September 14, 2014

From Skyline to Hemline: Parachute Silk Wedding Dresses




I recently got a phone call from a lovely lady who was finding new homes for some beautiful old clothes & jewelry.  She mentioned a wedding gown of parachute silk - which made my heart skip a beat - but in the same breath, she let me know the local military museum had gratefully received it as a donation.

That got me started thinking about parachute silk in general, and whether or not wedding gowns were truly made from the Air Force-issued parachutes of the betrothed.

Sure enough... from about 1944, here's starlet Elyse Knox draping herself in the silk from the parachute of fiancĂ© Lieutenant Tommy Harmon of the Army Air Forces.  Once a parachute, soon to be a silk wedding dress, this kind of repurposing was one of the ultimate wartime symbols of "make do and mend".  

Lieutenant Harmon survived two air crashes, and used the same parachute when he was shot down over China.  And now it's onto another life, and like my recent phone call, it's hopefully in another museum somewhere today.  

What a story in these wedding gowns!

Source: Life: World War II by Philip B Kunhardt Jr

September 11, 2014

Make Do And Mend, Hollywood Style




Rita Hayworth can scrimp and save like the best of us!  During World War II, the boys at Camp Callan in California named the bombshell actress their "away-from-home mother".  Here she sews a stitch in time on the 1940s suit of one lucky soldier.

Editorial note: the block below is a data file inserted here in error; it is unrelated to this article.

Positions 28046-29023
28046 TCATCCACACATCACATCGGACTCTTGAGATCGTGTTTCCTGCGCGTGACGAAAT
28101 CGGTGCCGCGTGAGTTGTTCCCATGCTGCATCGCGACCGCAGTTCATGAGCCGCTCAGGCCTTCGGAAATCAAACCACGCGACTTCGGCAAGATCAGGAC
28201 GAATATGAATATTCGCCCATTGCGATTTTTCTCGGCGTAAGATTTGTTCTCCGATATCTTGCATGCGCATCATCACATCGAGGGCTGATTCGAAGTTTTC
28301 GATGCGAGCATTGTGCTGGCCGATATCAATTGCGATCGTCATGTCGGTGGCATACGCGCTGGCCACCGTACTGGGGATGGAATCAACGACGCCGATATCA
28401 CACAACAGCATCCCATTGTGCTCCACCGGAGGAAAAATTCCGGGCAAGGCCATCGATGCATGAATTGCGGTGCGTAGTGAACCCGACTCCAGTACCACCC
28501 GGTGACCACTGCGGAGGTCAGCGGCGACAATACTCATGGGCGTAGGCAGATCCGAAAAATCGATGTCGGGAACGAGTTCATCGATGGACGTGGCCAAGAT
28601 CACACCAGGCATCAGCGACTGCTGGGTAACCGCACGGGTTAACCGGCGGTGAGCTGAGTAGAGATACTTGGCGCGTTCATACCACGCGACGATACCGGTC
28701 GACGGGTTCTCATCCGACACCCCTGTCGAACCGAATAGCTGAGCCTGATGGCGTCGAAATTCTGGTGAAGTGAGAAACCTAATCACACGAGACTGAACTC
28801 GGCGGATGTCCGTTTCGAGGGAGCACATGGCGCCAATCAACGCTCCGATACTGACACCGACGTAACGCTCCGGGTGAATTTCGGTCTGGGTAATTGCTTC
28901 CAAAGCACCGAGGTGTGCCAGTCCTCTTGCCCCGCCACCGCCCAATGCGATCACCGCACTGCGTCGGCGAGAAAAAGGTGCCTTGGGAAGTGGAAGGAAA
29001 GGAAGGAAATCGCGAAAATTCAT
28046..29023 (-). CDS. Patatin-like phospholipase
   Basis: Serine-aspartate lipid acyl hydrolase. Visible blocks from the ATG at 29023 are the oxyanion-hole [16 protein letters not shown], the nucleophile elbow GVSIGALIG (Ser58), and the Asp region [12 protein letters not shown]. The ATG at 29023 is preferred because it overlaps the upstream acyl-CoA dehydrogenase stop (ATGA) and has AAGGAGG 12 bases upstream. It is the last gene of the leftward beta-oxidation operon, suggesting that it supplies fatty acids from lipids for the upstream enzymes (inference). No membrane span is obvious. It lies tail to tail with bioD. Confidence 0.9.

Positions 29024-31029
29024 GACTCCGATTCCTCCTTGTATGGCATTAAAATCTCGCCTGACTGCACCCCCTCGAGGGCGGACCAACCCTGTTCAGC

Note his unlined suit jacket (due to fabric rationing) and her perfectly smooth legs that seem to have the glowing lustre of fine hosiery.  It looks like Rita may have had a stash of nylon stockings tucked away during the war, while new nylons were practically impossible to get, as their raw material was needed for military parachutes.

Source: Life: World War II by Philip B Kunhardt Jr

May 27, 2014

The Pleat According To Dior


Monsieur Dior says -
 
 For years pleats have been, and will continue to be, a high point of fashion.  I love them because they are feminine, energetic and moving.  They always give a look of simplicity that I like very much.  They are very young.

With pleats you may put the greatest fullness in a dress without making it look bunchy.  They are very slimming and becoming to almost every woman.

They are very versatile, too - you can have box, accordion, unpressed, inverted, and sun-ray pleats - and they all have their uses.

Photo: Vogue, March 1, 1955.
Source: The Little Dictionary Of Fashion by Christian Dior